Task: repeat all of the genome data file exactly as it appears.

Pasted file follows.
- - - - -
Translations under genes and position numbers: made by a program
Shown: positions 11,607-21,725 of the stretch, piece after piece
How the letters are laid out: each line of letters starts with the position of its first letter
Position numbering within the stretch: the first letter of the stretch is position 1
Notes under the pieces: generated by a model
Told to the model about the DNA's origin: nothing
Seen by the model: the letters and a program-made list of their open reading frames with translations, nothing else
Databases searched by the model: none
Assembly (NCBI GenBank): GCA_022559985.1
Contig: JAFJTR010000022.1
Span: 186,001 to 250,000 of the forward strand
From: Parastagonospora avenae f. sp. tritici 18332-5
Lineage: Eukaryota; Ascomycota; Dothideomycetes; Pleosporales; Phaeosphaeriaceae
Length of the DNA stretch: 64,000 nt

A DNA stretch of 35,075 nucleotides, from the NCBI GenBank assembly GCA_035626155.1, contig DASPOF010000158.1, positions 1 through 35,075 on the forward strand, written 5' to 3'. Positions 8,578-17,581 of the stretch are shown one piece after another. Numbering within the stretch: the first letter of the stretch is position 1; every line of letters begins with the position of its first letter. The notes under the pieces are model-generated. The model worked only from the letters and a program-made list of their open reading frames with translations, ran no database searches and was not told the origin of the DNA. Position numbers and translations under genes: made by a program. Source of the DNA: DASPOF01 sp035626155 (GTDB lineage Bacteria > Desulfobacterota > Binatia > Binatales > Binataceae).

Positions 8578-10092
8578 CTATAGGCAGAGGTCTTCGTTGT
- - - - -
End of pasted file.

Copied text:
Translations under genes and position numbers: made by a program
Shown: positions 11,607-21,725 of the stretch, piece after piece
How the letters are laid out: each line of letters starts with the position of its first letter
Position numbering within the stretch: the first letter of the stretch is position 1
Notes under the pieces: generated by a model
Told to the model about the DNA's origin: nothing
Seen by the model: the letters and a program-made list of their open reading frames with translations, nothing else
Databases searched by the model: none
Assembly (NCBI GenBank): GCA_022559985.1
Contig: JAFJTR010000022.1
Span: 186,001 to 250,000 of the forward strand
From: Parastagonospora avenae f. sp. tritici 18332-5
Lineage: Eukaryota; Ascomycota; Dothideomycetes; Pleosporales; Phaeosphaeriaceae
Length of the DNA stretch: 64,000 nt

A DNA stretch of 35,075 nucleotides, from the NCBI GenBank assembly GCA_035626155.1, contig DASPOF010000158.1, positions 1 through 35,075 on the forward strand, written 5' to 3'. Positions 8,578-17,581 of the stretch are shown one piece after another. Numbering within the stretch: the first letter of the stretch is position 1; every line of letters begins with the position of its first letter. The notes under the pieces are model-generated. The model worked only from the letters and a program-made list of their open reading frames with translations, ran no database searches and was not told the origin of the DNA. Position numbers and translations under genes: made by a program. Source of the DNA: DASPOF01 sp035626155 (GTDB lineage Bacteria > Desulfobacterota > Binatia > Binatales > Binataceae).

Positions 8578-10092
8578 CTATAGGCAGAGGTCTTCGTTGT